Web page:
Chicken & Turkey Andouille Gumbo

IMG_2674Where I’m originally from, in South Louisiana, there are probably as many different recipes for gumbo as there are people who say “y’all” as a pronoun. In other words, far too many to count! In a state made up of so many strong cultural influences (Spanish, French, German, Irish, African, and Native American to name just a few), it’s no surprise that there would be so many takes on a relatively simple idea.

The story of gumbo is such an ingrained part of Louisiana folklore and heritage that no one is sure which group deserves credit for having “created” it. It was the Choctaw Indians who taught the French about kombo (the crushed sassafras leaves we now call filé). It was likely the French who added the flour-based thickening process called roux. It probably was the Cajuns (the exiled Acadian French) who decided to blacken the roux. Most likely, too, it was the slaves from West Africa who added okra to the pot to sometimes replace or enhance the filé or the roux.

Whomever might rightfully lay claim to these additions isn’t clear, but one thing is for sure: Louisiana invented gumbo. A single taste of good gumbo can transport you. One minute you’re sitting in your office chair, looking at a spreadsheet. Next, you’re sitting in a pirogue drifting lazily down the bayou on a sultry summer evening with strains of zydeco flowing on the breeze. You probably think I’m exaggerating!

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Gumbo is no ordinary soup or stew — this is culinary alchemy at its finest. Not a single ingredient is added by chance. Instead, each ingredient added is a very purposeful layer of flavor — added in a certain order to build a richer and deeper flavor rather than cooking away into the background.

Though Louisiana-style cuisine has taken great strides to reach the many corners of the country in recent years thanks to restaurants and pre-packaged convenience foods, there have been some unfortunate misconceptions born along the way as a result. If you aren’t from the South and you’ve had an encounter with gumbo north of the Mason-Dixon line, you might make a few assumptions: 1) it always involves some kind of seafood, 2) it’s always spicy because every food from Louisiana is blazing hot, 3) it’s salty, smells funny, and it involves a seasoning packet poured from a box. Let’s dispel a few of those rumors.

Gumbo can essentially be broken into two classes: Cajun-style and Creole-style.

Cajun gumbo — Dark and rich in color. Always contains the “holy trinity” (onion, celery, and IMG_2700bell pepper) in a quantity that makes for a slightly chunky texture. May include seafood but most often includes sausage, chicken, or other fowl. Filé powder is typically added at the end of cooking as a flavoring and as a thickener. In general, this gumbo tends to be on the spicy side, but not necessarily the kind of spicy that makes your eyes water and your forehead sweat.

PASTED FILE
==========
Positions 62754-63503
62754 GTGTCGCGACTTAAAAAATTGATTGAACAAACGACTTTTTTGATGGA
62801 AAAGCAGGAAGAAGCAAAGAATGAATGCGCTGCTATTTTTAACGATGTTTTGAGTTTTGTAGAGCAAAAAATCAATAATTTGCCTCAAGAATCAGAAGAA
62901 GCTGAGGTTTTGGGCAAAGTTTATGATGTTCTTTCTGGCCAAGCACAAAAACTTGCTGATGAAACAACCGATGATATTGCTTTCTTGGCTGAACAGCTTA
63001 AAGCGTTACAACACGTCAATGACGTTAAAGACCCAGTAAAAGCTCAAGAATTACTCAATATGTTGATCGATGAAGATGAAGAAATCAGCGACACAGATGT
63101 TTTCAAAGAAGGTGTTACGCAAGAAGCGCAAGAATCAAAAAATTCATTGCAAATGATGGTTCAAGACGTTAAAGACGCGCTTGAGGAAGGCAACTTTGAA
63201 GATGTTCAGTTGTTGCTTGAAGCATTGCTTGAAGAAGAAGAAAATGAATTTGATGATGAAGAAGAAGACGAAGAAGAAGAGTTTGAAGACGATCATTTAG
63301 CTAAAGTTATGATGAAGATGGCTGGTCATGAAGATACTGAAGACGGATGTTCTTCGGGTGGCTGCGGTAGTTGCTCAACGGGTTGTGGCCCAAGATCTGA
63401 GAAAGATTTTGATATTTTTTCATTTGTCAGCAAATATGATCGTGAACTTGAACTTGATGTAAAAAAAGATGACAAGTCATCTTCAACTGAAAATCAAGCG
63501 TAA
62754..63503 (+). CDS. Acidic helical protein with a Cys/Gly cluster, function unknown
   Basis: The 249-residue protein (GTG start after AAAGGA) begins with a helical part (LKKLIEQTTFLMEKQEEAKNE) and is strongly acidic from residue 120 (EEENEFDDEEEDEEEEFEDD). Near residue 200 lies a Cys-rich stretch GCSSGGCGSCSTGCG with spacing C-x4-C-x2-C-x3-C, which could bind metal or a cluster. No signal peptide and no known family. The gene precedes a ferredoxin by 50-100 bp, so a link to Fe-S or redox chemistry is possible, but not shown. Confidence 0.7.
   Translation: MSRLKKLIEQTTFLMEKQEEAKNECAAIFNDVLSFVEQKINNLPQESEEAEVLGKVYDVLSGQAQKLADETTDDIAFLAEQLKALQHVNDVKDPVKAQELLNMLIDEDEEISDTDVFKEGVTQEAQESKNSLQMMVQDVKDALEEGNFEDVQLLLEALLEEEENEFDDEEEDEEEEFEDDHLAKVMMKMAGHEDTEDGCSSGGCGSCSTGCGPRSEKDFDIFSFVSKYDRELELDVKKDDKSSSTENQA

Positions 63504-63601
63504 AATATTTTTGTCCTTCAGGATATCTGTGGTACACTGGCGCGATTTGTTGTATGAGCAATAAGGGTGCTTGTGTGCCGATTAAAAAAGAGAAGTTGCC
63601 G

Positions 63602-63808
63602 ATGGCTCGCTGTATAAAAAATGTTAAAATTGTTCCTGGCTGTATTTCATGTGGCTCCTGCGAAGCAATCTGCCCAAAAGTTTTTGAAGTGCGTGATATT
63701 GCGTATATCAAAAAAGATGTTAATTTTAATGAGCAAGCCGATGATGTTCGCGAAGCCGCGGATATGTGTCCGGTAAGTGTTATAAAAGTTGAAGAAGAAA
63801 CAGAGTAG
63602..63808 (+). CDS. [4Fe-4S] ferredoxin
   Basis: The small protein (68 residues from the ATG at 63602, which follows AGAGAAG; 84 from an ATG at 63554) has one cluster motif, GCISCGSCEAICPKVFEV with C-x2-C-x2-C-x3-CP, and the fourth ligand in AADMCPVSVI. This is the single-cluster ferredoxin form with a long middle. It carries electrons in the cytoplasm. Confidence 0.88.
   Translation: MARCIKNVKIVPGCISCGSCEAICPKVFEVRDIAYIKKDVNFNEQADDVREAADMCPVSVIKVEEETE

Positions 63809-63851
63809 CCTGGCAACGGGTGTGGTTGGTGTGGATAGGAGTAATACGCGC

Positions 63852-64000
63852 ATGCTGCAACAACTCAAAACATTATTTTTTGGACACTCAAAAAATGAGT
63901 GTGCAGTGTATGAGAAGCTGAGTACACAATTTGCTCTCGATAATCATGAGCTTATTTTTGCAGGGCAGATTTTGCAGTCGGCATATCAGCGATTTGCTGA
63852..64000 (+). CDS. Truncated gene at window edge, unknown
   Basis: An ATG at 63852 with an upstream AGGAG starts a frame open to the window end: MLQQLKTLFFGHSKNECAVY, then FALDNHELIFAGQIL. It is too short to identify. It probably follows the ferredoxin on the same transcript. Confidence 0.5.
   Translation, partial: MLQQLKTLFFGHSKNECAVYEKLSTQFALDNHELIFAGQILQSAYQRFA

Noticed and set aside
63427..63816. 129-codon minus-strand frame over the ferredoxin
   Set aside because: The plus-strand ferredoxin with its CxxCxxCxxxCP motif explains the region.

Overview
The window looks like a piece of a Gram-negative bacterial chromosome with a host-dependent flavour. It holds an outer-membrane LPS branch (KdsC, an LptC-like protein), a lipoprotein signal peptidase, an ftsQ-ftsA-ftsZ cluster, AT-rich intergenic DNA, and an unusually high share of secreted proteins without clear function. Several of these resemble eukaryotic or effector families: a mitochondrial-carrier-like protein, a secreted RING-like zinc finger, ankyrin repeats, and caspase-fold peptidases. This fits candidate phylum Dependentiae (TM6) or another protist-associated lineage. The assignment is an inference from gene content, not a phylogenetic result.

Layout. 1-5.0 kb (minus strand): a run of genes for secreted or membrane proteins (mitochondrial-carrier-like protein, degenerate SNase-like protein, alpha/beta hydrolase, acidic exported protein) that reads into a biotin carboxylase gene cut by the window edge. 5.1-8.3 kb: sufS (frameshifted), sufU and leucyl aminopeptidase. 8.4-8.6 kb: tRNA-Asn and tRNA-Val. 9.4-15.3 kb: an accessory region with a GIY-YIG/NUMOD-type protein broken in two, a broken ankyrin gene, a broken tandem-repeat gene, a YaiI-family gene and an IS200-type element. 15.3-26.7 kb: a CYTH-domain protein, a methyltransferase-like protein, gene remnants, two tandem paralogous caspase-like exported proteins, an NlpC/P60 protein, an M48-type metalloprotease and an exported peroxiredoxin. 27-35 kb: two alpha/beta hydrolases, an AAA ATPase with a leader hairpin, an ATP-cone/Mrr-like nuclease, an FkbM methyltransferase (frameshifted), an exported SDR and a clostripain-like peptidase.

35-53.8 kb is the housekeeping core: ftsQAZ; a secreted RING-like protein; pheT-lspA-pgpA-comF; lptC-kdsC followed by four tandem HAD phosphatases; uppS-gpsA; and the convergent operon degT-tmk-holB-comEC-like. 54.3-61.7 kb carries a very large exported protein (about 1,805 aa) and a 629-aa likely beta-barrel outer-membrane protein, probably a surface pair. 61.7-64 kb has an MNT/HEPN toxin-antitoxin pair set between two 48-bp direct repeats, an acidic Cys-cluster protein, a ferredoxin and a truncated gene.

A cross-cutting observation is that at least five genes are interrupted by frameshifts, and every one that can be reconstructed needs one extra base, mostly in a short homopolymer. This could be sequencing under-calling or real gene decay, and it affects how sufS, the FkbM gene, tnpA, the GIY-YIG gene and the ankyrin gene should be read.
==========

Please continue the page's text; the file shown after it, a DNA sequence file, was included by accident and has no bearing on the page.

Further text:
Creole gumbo — Not as dark as Cajun gumbo, but still very rich. Often tomato-based, so slightly more acidic than Cajun-style. The “holy trinity” is sometimes used but often strained out before serving. Always includes seafood of some sort and, in general, similar to the French soup bouillabaisse. Frequently makes use of okra as a thickener. Not generally spicy.

As you might expect, definitions, rules and categories rarely hold up in the kitchen; a realm where personal taste, tradition, IMG_3447and sometimes practicality are more often the guiding principles. So, you might be surprised to learn that — though my father is a fisherman by trade — I do not care for seafood gumbo or most seafood, for that matter.

Understandably, then, the gumbo recipe that I developed leans much further to the Cajun side than the Creole. Also, since I tend to be health conscious, I tried to cut out any unnecessary fat. And, since I tend to be easily frazzled in the kitchen, I did my best to streamline the process so that everything gets cooked in one pot for easy clean-up.

By the way, did you notice that neither the Cajun nor the Creole variety comes from a box? It’s true: nothing needed to make gumbo comes from a box. Instead, the ingredients you need are very basic and most of them might already be in your spice cabinet, pantry, or freezer.

Let’s talk a little about the process and ingredients:

Salt-free Cajun spice blend: While you can readily find Cajun spice blends in the supermarket, these days, I find that most of them contain salt — and way too much of it. There are also some newer ones that contain a sort of salt substitute that tastes rather vile. So, if you prefer to purchase a ready-made spice blend, be sure it doesn’t contain salt. The easier alternative is to mix up a batch at home where you can be in total control of the salt.